What Are the Social Determinants of Health?
To improve health, public health professionals must often address social and economic factors.
We all know that our innate biology and what we put into our bodies affect our health. But how about the conditions outside of our bodies? Do factors like our social settings, economic stability, and education level help determine our health?
The answer is yes.
Called the social determinants of health, the conditions of our lives can dramatically impact the healthiness of our lives.* It’s a matter public health professionals must routinely address when developing and administrating public health programs. And it’s an issue you, too, will face if you’re considering starting or advancing a public health career.
What Are the Social Determinants of Health?
In general, a social determinant is considered to be any exterior condition of someone’s life that is impacting or may eventually impact their health choices, healthcare access, and/or overall health quality. The U.S. government’s Healthy People 2020 initiative lists the following examples of social determinants†:
- Availability of resources to meet daily needs (e.g., safe housing and local food markets)
- Access to educational, economic, and job opportunities
- Access to healthcare services
- Quality of education and job training
- Availability of community-based resources in support of community living and opportunities for recreational and leisure-time activities
- Transportation options
- Public safety
- Social support
- Exposure to crime, violence, and social disorder (e.g., presence of trash and lack of cooperation in a community)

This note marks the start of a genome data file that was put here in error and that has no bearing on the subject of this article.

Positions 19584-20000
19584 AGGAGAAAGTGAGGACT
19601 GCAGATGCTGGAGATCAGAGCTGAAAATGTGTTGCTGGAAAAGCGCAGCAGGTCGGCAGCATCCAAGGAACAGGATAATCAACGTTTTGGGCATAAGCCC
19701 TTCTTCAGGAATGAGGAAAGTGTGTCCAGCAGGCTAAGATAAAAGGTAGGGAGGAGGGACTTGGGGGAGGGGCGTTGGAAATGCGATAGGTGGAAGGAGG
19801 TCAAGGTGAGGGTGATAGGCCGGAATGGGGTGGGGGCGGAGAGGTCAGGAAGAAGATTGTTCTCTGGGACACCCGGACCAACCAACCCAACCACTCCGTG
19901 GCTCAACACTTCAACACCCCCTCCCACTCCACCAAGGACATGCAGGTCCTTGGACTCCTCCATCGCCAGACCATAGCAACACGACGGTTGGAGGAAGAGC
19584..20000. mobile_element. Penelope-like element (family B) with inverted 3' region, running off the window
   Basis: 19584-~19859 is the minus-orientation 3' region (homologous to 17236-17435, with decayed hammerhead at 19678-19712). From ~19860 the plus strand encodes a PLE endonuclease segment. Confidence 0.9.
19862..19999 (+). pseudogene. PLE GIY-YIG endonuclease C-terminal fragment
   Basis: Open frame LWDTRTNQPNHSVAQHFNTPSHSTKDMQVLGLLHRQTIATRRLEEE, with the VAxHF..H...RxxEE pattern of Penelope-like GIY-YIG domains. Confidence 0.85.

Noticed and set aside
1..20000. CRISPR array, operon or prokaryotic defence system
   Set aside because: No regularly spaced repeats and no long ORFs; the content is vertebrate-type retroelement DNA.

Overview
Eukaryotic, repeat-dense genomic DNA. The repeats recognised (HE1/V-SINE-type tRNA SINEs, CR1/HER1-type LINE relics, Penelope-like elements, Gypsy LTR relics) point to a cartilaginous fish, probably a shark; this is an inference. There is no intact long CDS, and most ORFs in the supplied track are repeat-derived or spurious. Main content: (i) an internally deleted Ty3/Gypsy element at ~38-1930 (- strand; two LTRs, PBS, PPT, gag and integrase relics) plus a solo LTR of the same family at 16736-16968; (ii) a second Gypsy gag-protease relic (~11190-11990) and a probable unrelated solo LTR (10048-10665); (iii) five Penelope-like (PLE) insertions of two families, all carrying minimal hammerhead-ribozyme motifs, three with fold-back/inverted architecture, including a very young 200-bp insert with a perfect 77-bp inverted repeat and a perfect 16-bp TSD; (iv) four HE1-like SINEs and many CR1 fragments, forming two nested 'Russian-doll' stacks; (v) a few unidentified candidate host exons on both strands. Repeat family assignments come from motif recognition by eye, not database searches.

- Socioeconomic conditions (e.g., concentrated poverty and the stressful conditions that accompany it)
- Residential segregation
- Access to mass media and emerging technologies (e.g., cell
- phones, the internet, and social media)
What Are the Most Significant Determinants of Health?
Income and health have long been linked. The poorer someone is, the less likely they are to be healthy.‡ This correlation exists for a large number of reasons, but can begin as early as the womb. Low-income mothers are less likely to be able to afford and/or find time for proper prenatal care. The problems only persist from there. Those who are poor often eat poorly and/or irregularly due to food insecurity, live in substandard housing, and experience greater levels of stress due to constant economic struggle.
People with a higher level of education live longer on average than those with a lower level of education.§ This is due primarily to the direct correlation between education and income level.** People with lower education levels end up working more physically demanding jobs, live in less healthy neighborhoods because they can’t afford nicer ones, and typically don’t have a good employer-provided healthcare plan, which inhibits their ability to afford proper medical care. Plus, a lack of education often includes a lack of understanding about which lifestyle choices have negative health consequences.
Good neighborhoods include amenities that can help residents stay healthier. Green spaces encourage physical activity, quality supermarkets make healthy fresh fruits and vegetables readily available, safe streets keep stresses down, and quality transportation options make it easier to get to and from healthcare providers. Lower-quality neighborhoods, however, can be quite hazardous to their residents’ health.†† In addition to lacking the amenities above, bad neighborhoods are more likely to be close to polluting industries and roads, offer substandard housing that contains hazardous materials and/or can’t be properly heated or cooled, and suffer from higher crime and poorer infrastructure, which can put people at risk of injury and increase stress.